According to Johansson we have the best possibilities to innovate when we find a place between different fields and cultures. That is why travelling, possibility to see new cultures and to meet new persons are important for finding of “a creative mindset”. I think this is one of the reasons why I love so much travelling. Of course I love travelling because it allows me to see new interesting places and cultures, relaxes my mind and brings me away from the normal daily (and sometimes stressful) lifestyle. But I also love travelling because I get new ideas that I can use at my work. As a person working with marketing, branding and communications I need new ideas, new stories and new interesting ways to present things.

I always try to keep my eyes wide open in order to get new ideas. Sometimes it’s important to be curious and see everything that happens around you, write down the best ideas and use them in appropriate occasions. It can be question about small ideas like a layout of a brochure or business card or about bigger things like how to organize a big event.

I have spent a couple of years in Italy and normally when people ask from me what I learned during my stay in this beautiful country, I like to joke and say that I learned to always be late and to talk over others….well that’s not true (or maybe some part of it is?!). First of all, living abroad has changed the way I look at my home country, Finland, and the things that I appreciate in it.  I also learned to use some more courtesy when speaking especially with older persons, I learned to appreciate art and history, and I learned to appreciate long cosy dinners with friends and family.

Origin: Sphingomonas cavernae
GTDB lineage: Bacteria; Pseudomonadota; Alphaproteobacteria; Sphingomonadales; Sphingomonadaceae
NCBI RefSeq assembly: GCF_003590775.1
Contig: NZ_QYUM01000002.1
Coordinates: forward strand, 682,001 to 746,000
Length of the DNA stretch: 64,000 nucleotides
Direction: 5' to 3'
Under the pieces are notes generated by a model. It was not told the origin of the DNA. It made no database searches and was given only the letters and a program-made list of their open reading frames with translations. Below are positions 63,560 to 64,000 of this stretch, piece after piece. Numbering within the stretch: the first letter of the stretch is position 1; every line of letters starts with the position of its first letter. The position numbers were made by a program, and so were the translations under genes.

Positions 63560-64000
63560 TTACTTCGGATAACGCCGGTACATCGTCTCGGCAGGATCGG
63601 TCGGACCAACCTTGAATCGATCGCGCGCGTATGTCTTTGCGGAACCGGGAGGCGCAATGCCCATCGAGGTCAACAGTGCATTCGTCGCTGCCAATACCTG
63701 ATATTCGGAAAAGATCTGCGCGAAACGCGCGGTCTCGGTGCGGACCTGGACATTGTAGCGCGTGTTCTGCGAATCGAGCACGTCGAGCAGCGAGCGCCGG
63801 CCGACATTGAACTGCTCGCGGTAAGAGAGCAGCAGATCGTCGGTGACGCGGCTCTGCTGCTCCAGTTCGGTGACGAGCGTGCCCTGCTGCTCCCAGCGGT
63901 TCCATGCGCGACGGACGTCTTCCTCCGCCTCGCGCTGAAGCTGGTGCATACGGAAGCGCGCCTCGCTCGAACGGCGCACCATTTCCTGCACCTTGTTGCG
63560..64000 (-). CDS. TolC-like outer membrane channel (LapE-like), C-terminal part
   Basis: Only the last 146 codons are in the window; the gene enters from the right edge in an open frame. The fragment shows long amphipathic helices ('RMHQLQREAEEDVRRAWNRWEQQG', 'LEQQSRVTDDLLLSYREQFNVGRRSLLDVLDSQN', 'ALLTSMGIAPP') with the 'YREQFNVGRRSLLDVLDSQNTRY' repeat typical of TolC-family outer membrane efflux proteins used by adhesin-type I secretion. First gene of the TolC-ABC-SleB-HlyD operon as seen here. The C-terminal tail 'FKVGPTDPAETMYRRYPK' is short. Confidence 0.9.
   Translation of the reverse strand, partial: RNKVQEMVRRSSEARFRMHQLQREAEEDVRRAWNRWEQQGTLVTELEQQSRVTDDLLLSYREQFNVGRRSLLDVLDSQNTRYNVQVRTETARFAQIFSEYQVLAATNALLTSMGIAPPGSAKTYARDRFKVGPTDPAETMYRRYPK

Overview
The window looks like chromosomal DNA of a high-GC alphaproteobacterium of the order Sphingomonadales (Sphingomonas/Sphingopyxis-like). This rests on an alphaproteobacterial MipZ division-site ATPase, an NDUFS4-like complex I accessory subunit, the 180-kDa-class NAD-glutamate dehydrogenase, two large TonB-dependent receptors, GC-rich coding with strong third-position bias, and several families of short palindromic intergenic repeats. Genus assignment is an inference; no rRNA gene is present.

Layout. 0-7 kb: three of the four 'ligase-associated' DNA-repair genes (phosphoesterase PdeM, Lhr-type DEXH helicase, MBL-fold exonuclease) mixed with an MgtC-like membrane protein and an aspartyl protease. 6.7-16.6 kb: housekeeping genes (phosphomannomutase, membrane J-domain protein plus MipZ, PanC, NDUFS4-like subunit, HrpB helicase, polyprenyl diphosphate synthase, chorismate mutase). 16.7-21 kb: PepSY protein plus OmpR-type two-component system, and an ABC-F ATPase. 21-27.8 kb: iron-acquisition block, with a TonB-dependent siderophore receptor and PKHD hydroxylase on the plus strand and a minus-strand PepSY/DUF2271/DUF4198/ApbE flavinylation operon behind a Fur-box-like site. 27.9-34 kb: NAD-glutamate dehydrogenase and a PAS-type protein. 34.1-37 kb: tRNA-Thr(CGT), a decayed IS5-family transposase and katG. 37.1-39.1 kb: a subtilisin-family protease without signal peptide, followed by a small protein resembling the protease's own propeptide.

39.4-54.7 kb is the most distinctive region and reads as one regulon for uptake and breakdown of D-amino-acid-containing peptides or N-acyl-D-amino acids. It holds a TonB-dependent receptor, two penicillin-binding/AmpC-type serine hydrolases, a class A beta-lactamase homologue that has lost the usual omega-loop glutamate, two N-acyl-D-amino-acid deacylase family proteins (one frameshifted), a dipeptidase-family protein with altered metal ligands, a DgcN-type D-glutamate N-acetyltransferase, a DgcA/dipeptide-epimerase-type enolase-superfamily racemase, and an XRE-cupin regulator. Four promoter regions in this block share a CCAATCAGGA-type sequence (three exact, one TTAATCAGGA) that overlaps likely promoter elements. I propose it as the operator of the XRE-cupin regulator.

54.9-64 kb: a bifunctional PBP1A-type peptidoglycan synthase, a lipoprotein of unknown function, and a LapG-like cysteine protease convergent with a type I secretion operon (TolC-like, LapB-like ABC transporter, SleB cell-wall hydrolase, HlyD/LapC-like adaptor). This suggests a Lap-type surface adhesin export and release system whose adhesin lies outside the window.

When we spent a lot of time, let’s say too much time, in a same place, in a same country, surrounded by same type of people, we easily create assumptions about things that are right and wrong: how should we behave, what kind of clothes should we wear, what is fancy and what is not and what is acceptable and what is not. We start to lack self-confidence and courage to behave out-of-the-box – we don’t dare to be ourselves. When we travel and see different cultures and different kinds of persons, we maybe more easily realize that there exist also other ways to do things than the ones to which we are used to. Johansson does not state that people who have been affected by different cultures have more points of views but at least these people are not tied to a particular point of view. Even thought I am a marketing minded person, I have avoided working in advertising agencies. Why? Because I think my inspiration and creativity needed ideas from different kinds of persons and fields: from information technology consultants, from technological advisors etc. – not only from marketing minded persons.

Love for learning

Intelligence is many times linked to good school marks and grades. But why?  If we are good at school, have majored from a university, have a doctorate degree…yes…we can something. At least we have some sort of interest towards studying and learning and some goals that we want to reach with the help of a degree. But is it really question about intelligence if someone just studies something because it is expected from an intelligent person? Like Johansson says, books show the theory but the most important thing is to be able to use those theories in practise and use the information we have learned. When talking about innovations, normally the most important things are not learned at the university or at school – they are learned by self-study. When we decide to study by ourselves, we most probably study something that inspires us, something that we consider useful when we want to carry out our ideas.